The dropping of a nuclear weapon does not necessarily mean instant death – if you are quick enough to react.

Today’s piece will describe what to do following a nuclear blast, should you be lucky enough to survive it.

The most hazardous fallout particles are readily visible as fine sand-sized grains so you must keep away from them and not go outside if you see them.

If you are still in the fallout zone but are in a shelter, you are advised to stay there for a minimum of up to 9 days.

During this time food should be rationed and lots of clothing worn to prevent the skin being subjected to radiation.

Experts suggest keeping a stash of food and clean water stored in a safe shelter. Along with this you should have working phone lines, a radio, TV, mobile phone and internet connection.

You will also need a medical kit, prescription medicine supplies and a first aid manual.

If you were outside during or after the blast, get clean as soon as possible, to remove radioactive material that may have settled on your body.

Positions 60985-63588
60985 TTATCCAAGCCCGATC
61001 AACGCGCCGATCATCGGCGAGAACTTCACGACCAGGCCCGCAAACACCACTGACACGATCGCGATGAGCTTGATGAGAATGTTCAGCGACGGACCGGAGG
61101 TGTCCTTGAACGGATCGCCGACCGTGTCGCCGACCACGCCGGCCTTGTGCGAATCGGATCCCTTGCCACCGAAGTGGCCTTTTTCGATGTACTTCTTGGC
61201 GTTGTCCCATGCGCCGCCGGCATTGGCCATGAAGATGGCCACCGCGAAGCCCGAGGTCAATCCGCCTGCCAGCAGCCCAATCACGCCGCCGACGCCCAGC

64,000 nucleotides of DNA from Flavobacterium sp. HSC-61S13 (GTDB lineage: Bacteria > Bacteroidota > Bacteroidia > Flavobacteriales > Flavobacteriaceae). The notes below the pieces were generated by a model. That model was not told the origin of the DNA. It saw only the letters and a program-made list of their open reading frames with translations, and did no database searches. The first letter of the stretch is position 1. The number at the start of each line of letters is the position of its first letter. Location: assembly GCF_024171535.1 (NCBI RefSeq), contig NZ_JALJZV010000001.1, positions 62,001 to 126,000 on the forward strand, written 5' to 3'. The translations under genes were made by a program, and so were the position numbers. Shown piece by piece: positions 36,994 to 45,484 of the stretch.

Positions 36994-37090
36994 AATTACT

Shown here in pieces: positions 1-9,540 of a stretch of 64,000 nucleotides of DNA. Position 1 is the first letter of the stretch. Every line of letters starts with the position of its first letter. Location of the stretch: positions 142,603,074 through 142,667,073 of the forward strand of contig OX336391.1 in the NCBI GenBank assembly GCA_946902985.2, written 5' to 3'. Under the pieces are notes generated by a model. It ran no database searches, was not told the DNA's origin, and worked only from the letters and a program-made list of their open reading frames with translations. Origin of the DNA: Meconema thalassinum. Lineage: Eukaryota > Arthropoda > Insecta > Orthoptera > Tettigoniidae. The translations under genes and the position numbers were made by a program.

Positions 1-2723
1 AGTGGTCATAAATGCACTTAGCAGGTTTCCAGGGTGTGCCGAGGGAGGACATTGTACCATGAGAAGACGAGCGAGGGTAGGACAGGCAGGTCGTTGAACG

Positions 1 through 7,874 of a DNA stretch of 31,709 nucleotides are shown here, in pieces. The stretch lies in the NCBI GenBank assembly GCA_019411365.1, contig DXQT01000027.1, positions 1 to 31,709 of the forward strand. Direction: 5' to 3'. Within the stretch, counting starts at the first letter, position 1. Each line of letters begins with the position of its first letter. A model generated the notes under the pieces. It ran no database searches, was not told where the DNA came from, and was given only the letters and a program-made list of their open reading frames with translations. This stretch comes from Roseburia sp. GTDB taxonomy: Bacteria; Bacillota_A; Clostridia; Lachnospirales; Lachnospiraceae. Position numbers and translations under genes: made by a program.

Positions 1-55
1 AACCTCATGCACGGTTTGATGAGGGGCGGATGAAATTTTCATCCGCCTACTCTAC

Remove your clothing to keep radioactive material from spreading. Removing the outer layer of clothing can remove up to 90% of radioactive material.

If practical, place your contaminated clothing in a plastic bag and seal or tie the bag.

When possible, take a shower with lots of soap and water to help remove radioactive contamination. Do not scrub or scratch the skin.

Wash your hair with shampoo or soap and water. Do not use conditioner in your hair because it will bind radioactive material to your hair, keeping it from rinsing out easily.

Once the bomb has dropped and you venture back outside processed foods are okay to eat, so long as the container has no punctures and is relatively intact.

Remember, we’re all in this together,

Derek Paulson